“I met a lady in the meads. Full beautiful–a faery’s child; her hair was long, her foot was light, and her eyes were wild,” reads the fourth stanza in John Keats’ La Belle Dame Sans Merci, a tale of a knight’s love scorned by a beautiful woman. Or, perhaps, a metaphor for the way the beauties of the Earth mask the death and tragedy that come along with it.
This quintessential Keats piece, in both its literal and metaphorical interpretations, serves as the lifeblood and backbone of Johnna Adams’ intense three-woman play, Sans Merci.
Sans Merci tells the story of two polar opposite women dealing with grief and loss in the wake of a horrible tragedy.
Kelly, a passionate human rights activist and political science major, meets Tracy Bird, a wide-eyed literature major with a penchant for anxiety attacks, while attending UC Irvine, and ignites a romantic relationship that would ultimately lead to Tracy’s tragic death.
After learning of Tracy and Kelly’s relationship, Tracy’s mother, Elizabeth Bird, travels to California to confront her daughter’s former lover and the person whom she feels is responsible for her death.
The play opens on Kelly, played by the enthusiastic Cassie Vail Yeager, being disturbed by a knock on her apartment door on an unusually stormy Los Angeles afternoon. A rain-soaked Elizabeth Bird, played convincingly by Paige Polcene, enters and the two women begin to unravel the story of Tracy’s death on a humanitarian mission, the truth behind Kelly and Tracy’s relationship and the tragic bond the two women now share.
The dialogue between Kelly and Elizabeth is sporadically interrupted by flashback scenes that play out downstage of the present scene, in which Kelly and Tracy’s relationship is shown blossoming. Eventually Tracy decides to accompany Kelly on a trip to Colombia to help save the sacred land of the U’wa tribe from an oil drilling.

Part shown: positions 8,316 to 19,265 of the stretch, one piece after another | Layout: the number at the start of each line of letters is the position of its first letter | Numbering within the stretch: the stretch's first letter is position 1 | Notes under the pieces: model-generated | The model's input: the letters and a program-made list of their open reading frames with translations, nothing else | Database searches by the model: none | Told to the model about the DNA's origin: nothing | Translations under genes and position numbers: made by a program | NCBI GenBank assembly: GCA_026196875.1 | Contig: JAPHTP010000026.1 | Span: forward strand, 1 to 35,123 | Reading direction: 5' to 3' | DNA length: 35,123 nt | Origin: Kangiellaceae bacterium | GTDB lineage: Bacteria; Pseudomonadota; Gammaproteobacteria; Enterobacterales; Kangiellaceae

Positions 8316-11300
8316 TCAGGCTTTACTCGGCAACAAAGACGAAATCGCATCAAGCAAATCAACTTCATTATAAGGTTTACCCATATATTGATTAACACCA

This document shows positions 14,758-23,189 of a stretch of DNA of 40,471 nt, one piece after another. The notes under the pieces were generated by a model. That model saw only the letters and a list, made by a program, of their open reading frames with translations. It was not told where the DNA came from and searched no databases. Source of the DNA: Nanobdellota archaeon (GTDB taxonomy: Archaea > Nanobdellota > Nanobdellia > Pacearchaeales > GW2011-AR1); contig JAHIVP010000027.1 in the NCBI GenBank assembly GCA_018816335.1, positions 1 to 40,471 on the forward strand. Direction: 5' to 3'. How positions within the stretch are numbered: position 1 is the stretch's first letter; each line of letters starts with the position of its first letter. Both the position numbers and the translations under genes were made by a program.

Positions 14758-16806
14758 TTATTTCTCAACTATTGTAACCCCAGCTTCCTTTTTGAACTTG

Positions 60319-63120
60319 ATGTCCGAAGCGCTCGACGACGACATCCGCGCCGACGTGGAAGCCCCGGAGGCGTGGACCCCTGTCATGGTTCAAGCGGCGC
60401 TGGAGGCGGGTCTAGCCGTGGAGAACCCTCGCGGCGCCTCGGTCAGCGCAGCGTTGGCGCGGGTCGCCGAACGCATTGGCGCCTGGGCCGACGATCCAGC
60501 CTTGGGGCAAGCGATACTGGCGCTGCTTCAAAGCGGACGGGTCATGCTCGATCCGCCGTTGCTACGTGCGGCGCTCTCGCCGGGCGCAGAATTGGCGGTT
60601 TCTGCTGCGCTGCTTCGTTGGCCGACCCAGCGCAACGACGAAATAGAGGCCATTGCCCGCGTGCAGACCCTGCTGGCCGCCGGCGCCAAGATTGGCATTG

While on the trip, the two girls are beaten and raped by rebel soldiers, with only Kelly surviving the attack with a crippling leg injury.
In her final scene Ashley Elizabeth Allen, the actress that plays Tracy, gives an outstanding performance, which far exceeds the content of the written material.
Naked, bloodied and beaten Tracy wails a vow to tell the world of the soldiers’ horrific deeds before being shot in the head.
While the tone and subject of this story are exceedingly somber, the odd couple-esque pairing of Elizabeth and Kelly provide the narrative with some much needed laughs. In addition, Yeager and Allen have great chemistry as captivated lovers.
This performance also benefits greatly from excellent stage production, particularly in the aforementioned flashbacks and death scene. The crew was able to perfectly use the intimate space of the small theatre to the story’s advantage.
Sans Merci is directed by Katie Chidester and runs Thursday, Friday and Saturday at 8 p.m. from April 4-26 at The Garage Theatre in Long Beach.
Tickets may be purchased online at TheGarageTheatre.org or at the theater’s box office 30 minutes prior to each night’s performance. Tickets are $18 for general admission and $15 for seniors, students and teachers.